Today is a great day to introduce some new Data Center terms I want everyone familiar with before I get into my new blog series, Cisco’s Unified Computing Services, or UCS.
As its name implies, UCS Manager provides unified, integrated management of all software and hardware components in the Cisco UCS. It controls multiple chassis and manages resources for thousands of virtual machines. Through its unified, embedded, policy-based, and eco-friendly approach, Cisco UCS Manager helps reduce management and administration expenses, which happen to be among the costliest items in most IT budgets.
The UCS Manager can manage up to 160 servers and thousands of Cisco UCS components in multiple chassis. The integrated management software and all the managed components are part of a UCS domain. And with management can be extended globally to thousands of servers in multiple domains.
I’ve been talking and writing about Local Area Networks (LANs), Wide Area Networks (WAN)s and how they work for years. I’ve spent a lot of time and energy on Ethernet and TCP/IP and this type of networking is key to most companies—even the internet itself. You have probably heard about how blindingly fast the amount of data and information is increasing these days. Well, then it follows that this stratospheric rise has resulted in a huge, intense demand for the capacity to store and access that data efficiently right?
To meet our soaring secure storage needs, things called ‘storage arrays’ were created, which not only have a legion of disk drives, they’re also intelligent. Now for these storage arrays to communicate with servers and other devices a new type of network was also created called Storage Area Network, or SAN, not to be confused with a Network Attached Storage, which uses traditional Ethernet/TCPIP methods for communications. Nope, a SAN is a completely different type of network with different interfaces and even different kinds of switches known as Fibre Channel, which allows for the rapid and reliable transfer of data in the data center.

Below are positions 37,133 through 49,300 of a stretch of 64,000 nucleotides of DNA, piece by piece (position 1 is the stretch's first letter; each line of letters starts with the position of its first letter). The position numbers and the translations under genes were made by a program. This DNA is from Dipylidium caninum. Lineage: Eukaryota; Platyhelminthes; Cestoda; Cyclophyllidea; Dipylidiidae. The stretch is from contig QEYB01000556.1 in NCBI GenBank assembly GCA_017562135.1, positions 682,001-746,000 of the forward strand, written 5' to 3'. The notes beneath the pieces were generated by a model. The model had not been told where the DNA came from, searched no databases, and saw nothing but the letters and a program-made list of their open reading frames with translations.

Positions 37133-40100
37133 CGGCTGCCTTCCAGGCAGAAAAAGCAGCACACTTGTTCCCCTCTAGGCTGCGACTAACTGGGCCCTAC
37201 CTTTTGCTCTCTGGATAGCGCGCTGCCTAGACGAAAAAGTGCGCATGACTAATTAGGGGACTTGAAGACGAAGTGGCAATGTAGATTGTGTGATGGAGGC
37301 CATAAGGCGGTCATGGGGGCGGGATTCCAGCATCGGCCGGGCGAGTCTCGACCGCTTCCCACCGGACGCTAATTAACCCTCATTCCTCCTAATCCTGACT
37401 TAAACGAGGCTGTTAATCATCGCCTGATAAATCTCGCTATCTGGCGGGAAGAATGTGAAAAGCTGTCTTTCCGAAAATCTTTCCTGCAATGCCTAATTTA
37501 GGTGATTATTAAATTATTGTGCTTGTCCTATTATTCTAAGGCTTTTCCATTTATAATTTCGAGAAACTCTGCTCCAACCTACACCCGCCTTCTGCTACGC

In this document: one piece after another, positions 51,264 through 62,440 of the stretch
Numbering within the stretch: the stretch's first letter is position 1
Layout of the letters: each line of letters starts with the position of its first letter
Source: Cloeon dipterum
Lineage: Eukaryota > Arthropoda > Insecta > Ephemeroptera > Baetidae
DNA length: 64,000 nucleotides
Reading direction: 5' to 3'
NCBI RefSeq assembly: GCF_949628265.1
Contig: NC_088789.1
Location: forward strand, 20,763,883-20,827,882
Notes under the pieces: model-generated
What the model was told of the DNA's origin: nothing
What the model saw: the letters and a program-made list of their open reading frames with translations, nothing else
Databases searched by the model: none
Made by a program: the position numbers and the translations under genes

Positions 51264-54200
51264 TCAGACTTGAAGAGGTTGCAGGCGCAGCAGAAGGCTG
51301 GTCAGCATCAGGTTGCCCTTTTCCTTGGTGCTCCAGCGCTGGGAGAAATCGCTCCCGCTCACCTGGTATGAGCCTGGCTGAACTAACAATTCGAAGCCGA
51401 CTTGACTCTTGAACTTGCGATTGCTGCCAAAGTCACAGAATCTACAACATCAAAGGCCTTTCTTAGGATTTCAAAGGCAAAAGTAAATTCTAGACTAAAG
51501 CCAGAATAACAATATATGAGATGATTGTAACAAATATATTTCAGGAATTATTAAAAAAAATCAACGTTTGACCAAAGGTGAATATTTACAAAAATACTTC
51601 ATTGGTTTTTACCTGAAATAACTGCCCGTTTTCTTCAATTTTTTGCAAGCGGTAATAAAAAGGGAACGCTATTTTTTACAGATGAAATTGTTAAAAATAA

For years, data centers have maintained two separate networks; one for Ethernet traffic, one for Fibre Channel traffic, and they usually have separate groups administer them. Cisco has two product lines, and SAN-OS, with IOS devices for dealing with Ethernet and IP traffic and SAN-OS devices to handle fibre channel traffic.
As Ethernet began going faster and faster (10GB+) someone figured out how to send fibre channel traffic over very high speed Ethernet. This is called Fibre channel over Ethernet.
Basically, FCoE takes two separate networks and marries them into one. For a single device to be capable of handling both, it would need the capabilities of both IOS and SAN-OS and Cisco worked hard for years to develop exactly such a device–Meet the Nexus NX-OS! Sort of like a hybrid car, this savvy device handles both types of traffic and has special ports that can accept either an Ethernet connection or Native fibre channel connection.
The Nexus really does represent the next step in the evolution of the network– the successful consolidation of the SAN and LAN into one. It’s a seriously huge development and it’s changing the very way datacenters are deployed!
Check back next week when we’ll check out even more new hardware that Cisco has introduced along with the UCS.